Cirivello's Shutters at Parkview Village
From Issue: Volume XXI - Number 12
By Steve Propes
Long time anchor tenant Cirivello’s Sports Stop has closed because of an inability to come to lease terms with the management of Parkview Village. Both parties agree the site will continue with a similar tenant, but it’s not clear when it will reopen. “We were told to be out by 10 a.m. on Friday, May 31,” said Cirivello’s co-proprietor Danny Harris, 40. “After 32 years and 47 employees we’re on the street. It happened so fast.”
Harris took over the lease and bought the business from previous owner Angelo Picarelli, whose family owned the business since 1974. Angelo and his brother Joe Picarelli relocated Cirivello’s to Parkview Village in September 1982.
Harris and his then-two partners bought out Angelo Picarelli, made good on some back rent and took over the $18,300 per month lease in January 2012.
“Last Sunday, during Labor Day weekend, Parkview Village management called us that they decided to go in another direction,” said Harris. “When we signed in January 2012 with a year and a half on the lease, we were told we could re-sign at lower rent. We were about to sign our new lease, but the landlord said they wanted an additional name on the team. He was looking for more strength to cover his butt. I had told them ‘let’s make it the same for another year.’ I’ve been over there in tears to let us keep it there.”
Not so, said Parkview Village’s Leasing Manager Jim Ault. “They were told within probably two weeks of the expiration of their lease, since they had not come up with agreeable terms, the landlord had no choice but to secure a replacement tenant. They felt they were in position to hold out until they got what they wanted, the landlord needed it more than they did. They had been offered a reduction in rent to sign the lease. They couldn’t put it together. We told them, ‘the landlord will start working on securing a new tenant.’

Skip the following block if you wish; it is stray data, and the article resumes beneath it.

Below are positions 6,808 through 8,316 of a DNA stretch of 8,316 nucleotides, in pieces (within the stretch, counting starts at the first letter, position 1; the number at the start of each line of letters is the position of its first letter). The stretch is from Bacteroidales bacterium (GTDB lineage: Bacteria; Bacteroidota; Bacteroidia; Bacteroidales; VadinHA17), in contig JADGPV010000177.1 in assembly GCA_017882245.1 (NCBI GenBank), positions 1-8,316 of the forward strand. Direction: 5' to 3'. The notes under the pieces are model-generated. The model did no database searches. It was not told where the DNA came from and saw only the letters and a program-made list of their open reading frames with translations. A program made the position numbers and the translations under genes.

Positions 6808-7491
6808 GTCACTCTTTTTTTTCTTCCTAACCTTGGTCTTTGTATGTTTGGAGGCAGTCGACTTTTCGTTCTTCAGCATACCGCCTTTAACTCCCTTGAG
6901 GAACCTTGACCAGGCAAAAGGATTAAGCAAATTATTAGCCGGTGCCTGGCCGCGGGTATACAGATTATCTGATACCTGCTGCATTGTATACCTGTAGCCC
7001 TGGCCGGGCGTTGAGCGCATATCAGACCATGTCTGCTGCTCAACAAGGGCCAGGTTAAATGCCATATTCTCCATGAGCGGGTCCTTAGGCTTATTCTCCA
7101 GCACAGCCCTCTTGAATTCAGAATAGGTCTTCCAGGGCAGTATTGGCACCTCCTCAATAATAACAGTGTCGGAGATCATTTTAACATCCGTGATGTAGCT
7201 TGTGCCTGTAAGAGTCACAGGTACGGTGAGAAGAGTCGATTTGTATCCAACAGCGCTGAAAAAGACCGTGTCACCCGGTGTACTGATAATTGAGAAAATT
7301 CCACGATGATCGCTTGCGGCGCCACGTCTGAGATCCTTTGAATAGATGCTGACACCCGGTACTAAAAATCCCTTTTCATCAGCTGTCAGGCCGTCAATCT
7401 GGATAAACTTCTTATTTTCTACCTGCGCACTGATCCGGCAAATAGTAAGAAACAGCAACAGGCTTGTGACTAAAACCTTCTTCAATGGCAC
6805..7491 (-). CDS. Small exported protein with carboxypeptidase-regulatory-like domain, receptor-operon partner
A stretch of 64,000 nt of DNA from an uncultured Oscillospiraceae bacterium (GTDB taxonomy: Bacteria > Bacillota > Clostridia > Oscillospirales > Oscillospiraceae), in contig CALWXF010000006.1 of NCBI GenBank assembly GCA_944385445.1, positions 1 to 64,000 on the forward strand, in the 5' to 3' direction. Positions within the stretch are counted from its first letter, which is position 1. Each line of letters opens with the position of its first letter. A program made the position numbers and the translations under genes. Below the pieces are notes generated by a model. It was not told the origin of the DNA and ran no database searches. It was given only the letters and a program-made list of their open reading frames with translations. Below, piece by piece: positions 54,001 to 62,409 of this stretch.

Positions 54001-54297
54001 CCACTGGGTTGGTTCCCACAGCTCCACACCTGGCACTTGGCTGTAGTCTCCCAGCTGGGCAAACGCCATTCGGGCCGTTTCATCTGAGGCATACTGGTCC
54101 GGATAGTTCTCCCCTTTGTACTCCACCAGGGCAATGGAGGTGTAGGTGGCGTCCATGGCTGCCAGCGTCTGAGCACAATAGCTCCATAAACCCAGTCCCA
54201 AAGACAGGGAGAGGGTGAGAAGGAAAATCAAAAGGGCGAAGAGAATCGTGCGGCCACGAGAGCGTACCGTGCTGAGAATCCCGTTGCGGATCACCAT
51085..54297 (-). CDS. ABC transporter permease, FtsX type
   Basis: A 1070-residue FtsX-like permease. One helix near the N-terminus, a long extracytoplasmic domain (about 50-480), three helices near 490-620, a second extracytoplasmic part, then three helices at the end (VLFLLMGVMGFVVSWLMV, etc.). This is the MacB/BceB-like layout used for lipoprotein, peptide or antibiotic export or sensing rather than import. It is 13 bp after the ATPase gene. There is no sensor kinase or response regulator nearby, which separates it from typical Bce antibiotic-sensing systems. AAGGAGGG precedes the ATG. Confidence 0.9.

“Months before the lease expired, we were trying to negotiate new terms, but it couldn’t happen,” said Ault. “They felt they were in the driver’s seat, holding out for something way better than what was offered, letting it go down to the last two weeks of the lease.
There were offers from other sources; the landlord took the strongest offer. The group that was offering had the financial backing and experience to operate that kind of business. They will be doing some improvements and the location will be closed to do them.”
Though Ault would not reveal the name of the new tenant, stating, “the lease has yet to be signed, he did indicate, “It’ll start June 1 and will be a very similar type of establishment.” Harris stated the new lessee is a principal of the Acapulco Inn, a self-described “dive bar” in Belmont Shore in partnership with Brian Travis, who was “our arcade guy for the kids.” Harris added that he is keeping the ABC license, which means there will be at minimum, a 60-day period required to acquire another license.
However, as the Acapulco is a beer bar only, it’s not clear whether alcohol will be served at the new location.
“Now I’m in default with Angelo,” said Harris, who said that in addition to taking over the lease, he had to buy out Picarelli. “He’s scared how we’re going to pay him. All the tenants are in an uproar.”
Only a few of Cirivello’s laid-off staff will be placed in the near future. About a half dozen have been hired by Glory Days on Woodruff Avenue near Carson in Lakewood, but with an estimated two months before re-opening, it’s not clear if there will be rehiring at the re-opened Cirivello’s.
Cirivello’s patron Donna Rohrich of Lakewood Village has heard the owner of the Acapulco Inn in Belmont Shore will be coming in. “I think it’s a sad situation; so many kids in baseball, volleyball frequent the place a lot to accept their awards, pizza parties after their tournaments, hang out in the game room. They had some fights going on, the police were in the lot checking people out. On their last night, they had blues musician White Boy James play over there.”
“We asked could we stay open for grad parties we had booked and an event for kids in wheelchairs, but we were told we had to cancel; we had to close on May 31,” said Harris. “Now I have to call parties who have booked eight months out.”
A second Parkview Village tenant, Presto Magic is also closing, though according to owner, Fred Broder, 81, who has been in his current location for three years, the reasons are more related to his wife’s health and his own advanced age.